SpaceX head Elon Musk and his team have been racing to ready the Starship rocket’s new giant dome after the craft exploded during last month’s cryogenic pressure test. The controversial South African billionaire tweeted pictures and videos showing the assembly of the massive structure.
Musk described the dome as the most difficult part of the craft to build.
The SpaceX founder also revealed how he worked all night with SpaceX engineers in Boca Chica, Texas in a bid to get dome production ready for Starship’s Mk3 prototype.
The prototype is hoped to one day complete a manned mission to Mars.
Musk also revealed over the weekend how the SpaceX Starship’s “first flight is hopefully two to three months away”.
The SpaceX CEO shared several videos revealing the progress of Starship’s huge dome.
The clips show three huge structures which will be combined to make a complete top for the Starship rocket.
He tweeted: “Was up all night with SpaceX team working on Starship tank dome production (most difficult part of primary structure). Dawn arrives.”
The video shows the sun rising on his team on the Texas site, as they work on the dome.
Videos of the explosion shared on social media depicted plumes of smoke spewing from the top of the 165ft (50m) tall spacecraft.
According to onlooker LabPadre, who shared a video on YouTube, the top shot up almost 500ft (150m) in the air as cryofluid engulfed the complex.
Fortunately there were no injuries during the event.
Following the explosion, Musk revealed on Twitter how SpaceX would concentrate on Mk3.
This newer prototype of the Starship spacecraft is designed for orbit, which is where the dome will find its new home.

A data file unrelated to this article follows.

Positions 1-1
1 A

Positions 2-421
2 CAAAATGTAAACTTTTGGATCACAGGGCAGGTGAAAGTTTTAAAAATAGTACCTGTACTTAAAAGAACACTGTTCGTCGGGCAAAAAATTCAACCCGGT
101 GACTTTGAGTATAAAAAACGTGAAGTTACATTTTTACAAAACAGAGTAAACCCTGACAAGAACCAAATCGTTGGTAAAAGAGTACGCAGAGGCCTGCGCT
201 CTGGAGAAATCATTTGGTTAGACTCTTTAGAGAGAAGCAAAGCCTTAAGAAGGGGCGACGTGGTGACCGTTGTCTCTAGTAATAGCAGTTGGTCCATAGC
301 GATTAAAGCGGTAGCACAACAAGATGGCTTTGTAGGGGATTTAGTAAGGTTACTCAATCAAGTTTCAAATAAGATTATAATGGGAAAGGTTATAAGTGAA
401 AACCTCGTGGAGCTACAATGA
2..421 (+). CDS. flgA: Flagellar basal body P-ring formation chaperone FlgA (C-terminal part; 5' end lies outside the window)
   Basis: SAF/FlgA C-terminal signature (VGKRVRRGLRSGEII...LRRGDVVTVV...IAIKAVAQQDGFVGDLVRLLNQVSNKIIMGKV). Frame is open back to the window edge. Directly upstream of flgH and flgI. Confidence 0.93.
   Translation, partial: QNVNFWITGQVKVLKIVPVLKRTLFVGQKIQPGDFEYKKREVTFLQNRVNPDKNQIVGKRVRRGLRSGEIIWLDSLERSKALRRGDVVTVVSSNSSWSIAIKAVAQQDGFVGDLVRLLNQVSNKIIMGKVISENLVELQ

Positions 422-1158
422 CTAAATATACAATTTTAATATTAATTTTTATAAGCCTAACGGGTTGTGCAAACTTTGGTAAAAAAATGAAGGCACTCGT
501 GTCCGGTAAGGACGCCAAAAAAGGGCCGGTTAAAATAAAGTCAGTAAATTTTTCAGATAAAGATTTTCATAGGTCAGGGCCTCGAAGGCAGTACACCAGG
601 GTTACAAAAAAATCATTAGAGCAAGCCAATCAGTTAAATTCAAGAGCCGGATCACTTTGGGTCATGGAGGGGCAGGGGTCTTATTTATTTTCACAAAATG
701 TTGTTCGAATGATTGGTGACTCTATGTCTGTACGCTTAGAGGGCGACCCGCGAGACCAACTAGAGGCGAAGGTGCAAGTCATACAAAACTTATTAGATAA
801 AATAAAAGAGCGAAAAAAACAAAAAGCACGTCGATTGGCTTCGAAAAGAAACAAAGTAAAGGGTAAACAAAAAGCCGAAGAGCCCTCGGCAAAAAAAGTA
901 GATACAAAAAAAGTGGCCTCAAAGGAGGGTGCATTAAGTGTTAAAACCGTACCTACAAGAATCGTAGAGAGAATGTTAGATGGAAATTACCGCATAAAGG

Musk wrote in response to a question on Twitter: “Absolutely, but to move to Mk3 design.
“This had some value as a manufacturing pathfinder, but flight design is quite different.”.
A SpaceX spokesperson added: “The decision had already been made to not fly this test article and the team is focused on the Mk3 builds, which are designed for orbit.”
Musk believes Starship will be capable of carrying about 100 passengers first to the Moon, then Mars and eventually into space.
SpaceX hopes its style of reusable rocket will mark a major breakthrough in aerospace technology that will eventually make space exploration cheaper and more sustainable.
The SpaceX head recently revealed Starship will only use $900,000 (£682,000) worth of propellant to launch, compared to the $1.3 million (£985,000) spent on rocket fuel by US-based space agency NASA.
This suggests SpaceX needs only to spend $2 million (£1,500,000) per mission, as opposed to the $450 million (£341,000,000) it spends every time it launches a rocket.
Musk hopes Starship could ultimately help humans reach Mars for the first time and has set an ambitious timeline for when the experimental SpaceX craft could do so.
He has claimed the first manned Mars mission for the rocket and 100-passenger Starship could come as early as the mid-2020s if development and testing go to schedule.
And he has also stated how additional missions may even include tourist trips to the Moon by 2024.